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3 December 2007

A simple guide to buying the freehold of a block of flats

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by Brian Turner

Today we welcome Simon Garfinkel MRICS, Director of Currell Chartered Surveyors, to provide some helpful tips for landlords and those seeking to get involved in the buy-to-let market:

Ten Points You always Wanted to know about collectively enfranchising a block of flats

1. Your property must be in a building that is a self contained block of at least two flats, which can either be a converted building or a purpose built one.

There is no right to collectively enfranchise where the building is four or fewer converted flats, that has been in the same ownership since before the conversion and either the freeholder, or their family, has lived there for the last 12 months.

2. The building must have no more than 25% of the internal floor area for non-residential use (apart from the common parts such as stairs).

3. 2/3 of the flats must be let to qualifying tenants (a qualifying tenant is one who holds the flat under a long lease, namely one which is for an original term of more than 21 years).

4. The minimum number of the qualifying tenants in the building that need to participate in the freehold purchase must equal at least 50% of the total number of flats. (Where there are only two flats in the building, both must agree to buy.)

5. Buying the freehold should add value to an individual flat, although the actual amount will vary considerably.

It is important to receive professional advice since the price will depend on many factors such as the improvements carried out since the grant of the lease (their affect being disregarded), the length of the unexpired term, other lease terms as well as the value of the property itself.

The general rule is that the longer the lease, the cheaper it will be to buy the freehold. In addition it becomes a lot more expensive when there is less than 80 years unexpired on the lease since marriage* value is payable.

The freehold may contain expensive elements which the leaseholders can’t afford, such as land or flats subject to Assured Shorthold and Rent Act tenancies. In these circumstances the landlord may take a ‘lease back’ of part of the property, which would reduce the price.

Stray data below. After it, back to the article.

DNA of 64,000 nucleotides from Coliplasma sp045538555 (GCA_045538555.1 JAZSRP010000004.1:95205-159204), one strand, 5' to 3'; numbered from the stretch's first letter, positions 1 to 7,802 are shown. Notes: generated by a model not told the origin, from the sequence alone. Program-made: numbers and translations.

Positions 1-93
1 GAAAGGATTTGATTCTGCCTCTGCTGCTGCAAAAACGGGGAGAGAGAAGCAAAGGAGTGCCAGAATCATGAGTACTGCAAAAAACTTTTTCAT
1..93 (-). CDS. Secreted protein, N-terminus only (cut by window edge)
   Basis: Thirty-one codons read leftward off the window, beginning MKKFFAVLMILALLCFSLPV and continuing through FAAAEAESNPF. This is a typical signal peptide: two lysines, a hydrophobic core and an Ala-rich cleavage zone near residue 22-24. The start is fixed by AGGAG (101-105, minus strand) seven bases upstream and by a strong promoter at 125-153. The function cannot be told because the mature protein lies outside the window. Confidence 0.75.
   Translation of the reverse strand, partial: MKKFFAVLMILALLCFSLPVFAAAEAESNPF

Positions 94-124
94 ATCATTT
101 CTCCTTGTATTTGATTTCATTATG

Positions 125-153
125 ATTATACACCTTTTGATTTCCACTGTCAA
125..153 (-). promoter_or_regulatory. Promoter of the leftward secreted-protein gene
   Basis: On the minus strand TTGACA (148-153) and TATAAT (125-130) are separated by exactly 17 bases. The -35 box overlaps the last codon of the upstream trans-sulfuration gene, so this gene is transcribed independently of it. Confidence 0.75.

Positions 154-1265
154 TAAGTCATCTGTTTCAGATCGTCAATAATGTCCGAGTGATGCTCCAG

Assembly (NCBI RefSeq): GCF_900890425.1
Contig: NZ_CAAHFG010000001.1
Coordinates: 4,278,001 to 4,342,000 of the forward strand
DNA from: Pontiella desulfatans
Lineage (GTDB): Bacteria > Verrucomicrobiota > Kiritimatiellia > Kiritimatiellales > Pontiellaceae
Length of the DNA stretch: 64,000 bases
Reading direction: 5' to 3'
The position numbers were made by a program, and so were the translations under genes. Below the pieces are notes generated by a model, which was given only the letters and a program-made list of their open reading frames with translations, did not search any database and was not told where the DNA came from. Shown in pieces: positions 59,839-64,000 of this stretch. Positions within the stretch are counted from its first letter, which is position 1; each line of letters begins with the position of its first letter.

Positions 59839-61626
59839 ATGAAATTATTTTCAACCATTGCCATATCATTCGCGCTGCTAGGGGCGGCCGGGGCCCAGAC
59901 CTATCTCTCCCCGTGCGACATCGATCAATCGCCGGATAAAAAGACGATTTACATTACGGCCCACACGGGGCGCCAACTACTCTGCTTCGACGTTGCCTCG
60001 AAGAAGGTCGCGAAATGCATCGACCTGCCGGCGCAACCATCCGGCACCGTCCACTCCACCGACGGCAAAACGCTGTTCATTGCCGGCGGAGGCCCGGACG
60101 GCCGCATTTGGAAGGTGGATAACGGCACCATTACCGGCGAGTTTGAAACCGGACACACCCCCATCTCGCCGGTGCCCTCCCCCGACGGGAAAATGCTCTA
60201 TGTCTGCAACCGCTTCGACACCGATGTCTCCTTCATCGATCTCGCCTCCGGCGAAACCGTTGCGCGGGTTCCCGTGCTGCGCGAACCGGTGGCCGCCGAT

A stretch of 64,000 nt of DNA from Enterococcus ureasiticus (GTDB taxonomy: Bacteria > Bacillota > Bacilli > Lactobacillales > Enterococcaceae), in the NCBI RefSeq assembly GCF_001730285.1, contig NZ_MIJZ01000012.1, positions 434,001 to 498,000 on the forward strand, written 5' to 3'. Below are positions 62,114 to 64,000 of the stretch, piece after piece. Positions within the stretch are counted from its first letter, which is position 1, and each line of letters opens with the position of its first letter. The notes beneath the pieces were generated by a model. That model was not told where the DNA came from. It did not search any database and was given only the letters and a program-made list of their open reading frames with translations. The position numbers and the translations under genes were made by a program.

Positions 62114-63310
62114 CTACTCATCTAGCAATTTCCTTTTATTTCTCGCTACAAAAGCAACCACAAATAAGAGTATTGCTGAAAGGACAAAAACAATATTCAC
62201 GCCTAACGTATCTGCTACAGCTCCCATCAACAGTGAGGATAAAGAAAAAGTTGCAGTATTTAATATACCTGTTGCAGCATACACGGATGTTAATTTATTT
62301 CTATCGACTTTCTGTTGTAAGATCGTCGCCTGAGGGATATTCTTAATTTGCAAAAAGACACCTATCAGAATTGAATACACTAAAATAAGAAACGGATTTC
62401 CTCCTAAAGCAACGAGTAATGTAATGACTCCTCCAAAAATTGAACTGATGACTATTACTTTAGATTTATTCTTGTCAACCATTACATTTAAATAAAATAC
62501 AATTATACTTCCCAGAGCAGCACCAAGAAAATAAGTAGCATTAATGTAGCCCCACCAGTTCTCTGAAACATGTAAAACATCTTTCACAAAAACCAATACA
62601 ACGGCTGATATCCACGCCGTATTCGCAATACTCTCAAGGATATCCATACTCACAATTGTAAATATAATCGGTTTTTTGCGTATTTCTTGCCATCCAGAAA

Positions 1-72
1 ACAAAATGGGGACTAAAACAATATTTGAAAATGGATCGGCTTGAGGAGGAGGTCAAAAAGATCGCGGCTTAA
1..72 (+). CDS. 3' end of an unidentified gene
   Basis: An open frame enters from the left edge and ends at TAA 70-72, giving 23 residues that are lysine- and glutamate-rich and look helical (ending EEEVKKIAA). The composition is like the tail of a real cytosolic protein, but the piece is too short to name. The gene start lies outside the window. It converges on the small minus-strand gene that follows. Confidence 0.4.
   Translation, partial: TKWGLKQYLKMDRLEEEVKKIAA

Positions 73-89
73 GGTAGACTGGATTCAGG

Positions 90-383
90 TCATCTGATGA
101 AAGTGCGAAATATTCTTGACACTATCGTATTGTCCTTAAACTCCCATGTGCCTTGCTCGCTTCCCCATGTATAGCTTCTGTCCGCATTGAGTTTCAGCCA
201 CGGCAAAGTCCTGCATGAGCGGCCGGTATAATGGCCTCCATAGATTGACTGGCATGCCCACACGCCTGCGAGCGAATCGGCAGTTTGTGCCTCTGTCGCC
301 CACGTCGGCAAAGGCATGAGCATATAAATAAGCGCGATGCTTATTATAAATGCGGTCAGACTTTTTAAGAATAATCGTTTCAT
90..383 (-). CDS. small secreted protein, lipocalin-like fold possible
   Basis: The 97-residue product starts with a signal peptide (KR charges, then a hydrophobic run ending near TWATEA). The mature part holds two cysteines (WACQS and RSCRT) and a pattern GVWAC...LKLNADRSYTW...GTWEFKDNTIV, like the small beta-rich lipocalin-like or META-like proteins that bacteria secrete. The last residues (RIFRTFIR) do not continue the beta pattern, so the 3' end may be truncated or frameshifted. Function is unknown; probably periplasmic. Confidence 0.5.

6. Buying the freehold gives you more control over the management and you can then grant yourself a long lease, but it means you have to see eye to eye with neighbours on how you manage the building, although appointing a managing agent would help.

If your sole motive is to take over the management, then this can be done through other legislation in place, known as Right to Manage and the landlord does not have to be in default to go down this route and no compensation is payable.

7. If there are development opportunities, the freeholder may be able to profit from these, subject to obtaining statutory consents and not interfering with the rights of the lessees.

(If you own the flat, you still have a lease, as well an interest in the company that owns the freehold. As such you are still bound by the terms of the lease which, for example, may stop you from digging out a basement or extending into the attic.)

8. Enfranchising your freehold will involve surveyor’s valuation fees and solicitor’s legal fees, plus the freeholder’s reasonable costs for the same.

9. Assuming the matter does not end up in the Leashold Valuation Tribunal the process of enfranchising your freehold could take between three and 12 months, depending on how efficient all the parties are.

10. It is essential all those considering buying their freeholds take professional advice specific to their properties.

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